FLOWERY BRANCH — When Tampa Bay turned its head coaching reigns over to Greg Schiano, a former head coach at Rutgers, few took notice.
The hiring of college coaches by NFL teams has worked out for only a few, such as Bill Walsh, Jimmy Johnson and Barry Switzer.
The list of college coaches who have faltered miserably in the NFL includes iconic names such as Lou Holtz, Nick Saban and Steve Spurrier. Also, there was Bobby Petrino, who walked out on the Falcons after 13 games in 2007.
It looked as if the Bucs had made a bad move as they stumbled to a 1-3 start, and Schiano got into a tiff with New York Giants coach Tom Coughlin for rushing their kneel-down formation.
But Schiano, who spent three seasons in the NFL as an assistant coach with the Chicago Bears (1996-98), has the Bucs fighting for a playoff berth.
The Bucs (6-4) have won five of their past six games and face the Falcons (9-1) at 1 p.m. Sunday at a Raymond James Stadium.
They trail the Falcons by three games in the NFC South with six to play, including two head-to-head matchups.
“The one thing that we really stress is that we play clean, hard football, but we play it all the way through the down and all the way through the game,” Schiano said.
It didn’t seem to bother Schiano that he ruffled Coughlin’s feathers. The Bucs repeated the tactic the following week against Dallas.
“If there is not an opportunity to win the game, we’re not going to run the play because there’s no sense of putting either team in harm’s way,” Schiano said. “But if there is still an opportunity to win the game, we have a series of plays that we used in that situation to try to get the ball back.”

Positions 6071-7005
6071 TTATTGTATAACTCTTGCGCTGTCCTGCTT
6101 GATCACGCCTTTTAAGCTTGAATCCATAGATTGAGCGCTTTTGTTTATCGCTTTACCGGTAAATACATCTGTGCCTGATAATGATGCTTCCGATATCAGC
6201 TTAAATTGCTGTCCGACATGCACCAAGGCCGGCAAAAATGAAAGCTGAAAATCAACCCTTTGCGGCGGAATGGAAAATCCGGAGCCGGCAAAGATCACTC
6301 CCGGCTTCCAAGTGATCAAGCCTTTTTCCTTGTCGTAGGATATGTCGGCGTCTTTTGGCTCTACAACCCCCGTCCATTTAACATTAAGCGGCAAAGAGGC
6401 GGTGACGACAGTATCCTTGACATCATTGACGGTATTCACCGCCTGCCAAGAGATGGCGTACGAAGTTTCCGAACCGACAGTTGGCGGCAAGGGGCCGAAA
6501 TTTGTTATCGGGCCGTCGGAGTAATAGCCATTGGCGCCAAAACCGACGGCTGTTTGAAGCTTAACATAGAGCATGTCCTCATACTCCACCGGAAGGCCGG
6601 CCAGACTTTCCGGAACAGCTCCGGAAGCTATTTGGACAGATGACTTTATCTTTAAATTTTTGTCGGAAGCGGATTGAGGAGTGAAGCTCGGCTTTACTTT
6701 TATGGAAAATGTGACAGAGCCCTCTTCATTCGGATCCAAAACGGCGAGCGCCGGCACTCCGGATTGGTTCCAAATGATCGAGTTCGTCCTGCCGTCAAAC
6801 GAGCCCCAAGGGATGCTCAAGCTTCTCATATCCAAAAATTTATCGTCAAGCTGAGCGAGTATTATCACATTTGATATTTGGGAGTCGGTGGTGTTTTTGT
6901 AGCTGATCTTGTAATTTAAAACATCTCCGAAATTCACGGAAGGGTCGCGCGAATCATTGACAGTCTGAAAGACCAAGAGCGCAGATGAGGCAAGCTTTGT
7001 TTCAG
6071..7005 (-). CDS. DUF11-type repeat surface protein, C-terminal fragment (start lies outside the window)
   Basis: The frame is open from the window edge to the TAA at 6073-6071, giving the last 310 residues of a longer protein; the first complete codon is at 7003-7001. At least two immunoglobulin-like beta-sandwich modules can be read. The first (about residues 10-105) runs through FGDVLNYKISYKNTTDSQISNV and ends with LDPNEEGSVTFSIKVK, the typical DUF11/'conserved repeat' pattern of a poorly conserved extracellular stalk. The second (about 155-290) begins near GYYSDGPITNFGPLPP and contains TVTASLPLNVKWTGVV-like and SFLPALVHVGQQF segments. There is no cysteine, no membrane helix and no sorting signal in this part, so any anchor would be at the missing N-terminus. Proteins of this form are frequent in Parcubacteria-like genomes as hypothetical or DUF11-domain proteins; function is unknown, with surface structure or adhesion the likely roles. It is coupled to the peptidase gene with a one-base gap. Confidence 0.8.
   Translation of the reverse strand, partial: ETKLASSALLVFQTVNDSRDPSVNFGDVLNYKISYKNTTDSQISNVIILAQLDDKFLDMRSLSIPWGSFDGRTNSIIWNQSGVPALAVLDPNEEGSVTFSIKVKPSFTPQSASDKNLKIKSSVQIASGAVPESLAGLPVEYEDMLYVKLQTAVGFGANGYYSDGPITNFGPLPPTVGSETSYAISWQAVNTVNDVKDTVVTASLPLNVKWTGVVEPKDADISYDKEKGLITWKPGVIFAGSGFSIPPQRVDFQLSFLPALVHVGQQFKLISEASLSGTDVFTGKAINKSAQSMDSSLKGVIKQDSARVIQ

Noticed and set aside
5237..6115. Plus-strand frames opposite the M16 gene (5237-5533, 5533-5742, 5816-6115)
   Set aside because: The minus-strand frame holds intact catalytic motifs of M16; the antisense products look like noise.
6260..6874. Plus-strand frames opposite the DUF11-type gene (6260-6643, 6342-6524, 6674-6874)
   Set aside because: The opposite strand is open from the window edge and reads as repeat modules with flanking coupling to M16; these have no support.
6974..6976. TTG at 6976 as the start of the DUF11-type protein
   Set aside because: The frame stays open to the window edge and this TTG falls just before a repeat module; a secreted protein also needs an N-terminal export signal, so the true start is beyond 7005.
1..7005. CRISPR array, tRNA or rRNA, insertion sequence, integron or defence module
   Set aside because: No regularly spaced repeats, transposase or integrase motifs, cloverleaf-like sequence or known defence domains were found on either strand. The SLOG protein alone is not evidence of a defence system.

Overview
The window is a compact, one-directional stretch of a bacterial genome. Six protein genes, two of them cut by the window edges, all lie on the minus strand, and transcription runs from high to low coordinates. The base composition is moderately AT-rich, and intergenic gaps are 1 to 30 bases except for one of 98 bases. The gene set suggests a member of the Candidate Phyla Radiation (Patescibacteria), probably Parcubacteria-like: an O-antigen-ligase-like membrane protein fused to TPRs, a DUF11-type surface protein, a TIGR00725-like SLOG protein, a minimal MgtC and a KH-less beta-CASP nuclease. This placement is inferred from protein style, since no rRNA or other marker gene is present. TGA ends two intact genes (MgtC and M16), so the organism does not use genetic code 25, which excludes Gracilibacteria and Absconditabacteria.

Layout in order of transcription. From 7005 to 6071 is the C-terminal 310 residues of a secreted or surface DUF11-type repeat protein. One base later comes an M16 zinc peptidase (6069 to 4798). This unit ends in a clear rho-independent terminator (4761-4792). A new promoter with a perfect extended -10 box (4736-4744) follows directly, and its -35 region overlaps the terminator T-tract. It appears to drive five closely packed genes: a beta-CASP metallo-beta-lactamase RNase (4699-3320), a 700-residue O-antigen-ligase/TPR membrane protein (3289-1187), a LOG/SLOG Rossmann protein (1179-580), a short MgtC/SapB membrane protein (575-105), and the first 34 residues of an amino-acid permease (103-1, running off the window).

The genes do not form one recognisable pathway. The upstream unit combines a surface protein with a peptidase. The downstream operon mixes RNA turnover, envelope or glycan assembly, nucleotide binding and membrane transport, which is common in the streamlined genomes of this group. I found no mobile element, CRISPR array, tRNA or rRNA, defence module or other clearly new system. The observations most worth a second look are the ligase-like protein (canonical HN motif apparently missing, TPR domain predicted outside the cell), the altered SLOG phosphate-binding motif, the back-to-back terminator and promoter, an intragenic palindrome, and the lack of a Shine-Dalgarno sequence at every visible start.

Schiano had a major clean-up job. The Bucs, under former coach Raheem Morris, were a mess when they last played the Falcons. They were routed 45-24 on Jan. 1, and it appeared that the team was in a rush to complete their regular-season finale.
“Coach Schiano has come in and really laid down a plan,” Tampa Bay quarterback Josh Freeman said. “It’s a plan that shows guys what we have to do to win each week.”
Freeman said a premium is placed on preparation during the week so that the Bucs can execute at a high level in games.
It helps that the veterans, such as defensive back Ronde Barber, have bought into Schiano’s methods.
“I can’t tell you how big a help Ronde has been to me as a first-time head coach in National Football League,” Schiano said. “He’s one of our captains, and he’s also a guy that I bounce things off almost constantly and really has been a huge help and a great role model for our younger guys.
“Ronde is not a rah-rah guy. He’s a lead-by-example guy. He’s actually stepped out more and spoken up some. That’s been big.”
Freeman’s play has rebounded this season. His passer rating dipped from 95.6 in 2010 to 74.6 last season. Under the direction of offensive coordinator Mike Sullivan, Freeman again has a 95.6 passer rating and has thrown 16 touchdown passes. He has thrown only three interceptions over his past six games.
“When you look at the talent he has and the throws he’s made, the things he’s done leading our offense, that’s what’s given us a chance to win games,” Schiano said.
Rookie running back Doug Martin, who leads the NFL with 1,319 yards from scrimmage, has re-established the Bucs’ running game.
“I like the way he runs,” Falcons linebacker Sean Weatherspoon said. “He’s a tough runner. He reminds me of (Ray Rice) in Baltimore.”
The Bucs’ defense is a paradox. They rank first in the NFL against the rush and last against the pass.
“It’s a work in progress for sure,” Schiano said. “There is a gap. Certainly we’d like to keep the run defense where it is and close that gap with the pass defense.”
Falcons offensive coordinator Dirk Koetter said his unit will be prepared for the Bucs’ kneel-down tactics should they have to line up in the kneel-down formation.
Koetter also is impressed with linebackers Lavonte Davis and Mason Foster. Defensive end Michael Bennett leads the Bucs with seven sacks.
“Their whole front is relentless,” Koetter said. “These guys don’t quit until they hear the whistle. They play extremely hard. That jumps right off the tape at you. This is going to be a team, for us to be successful, we’re going to have to out-work their front.”
Schiano would not have it any other way.
“After the dust settled and we realized this is who we are and this is how we do things, we’ve had tremendous buy-in,” Schiano said. “I think (we have) a group of guys that care deeply about each other and are willing to work hard. So, that’s a good combination.”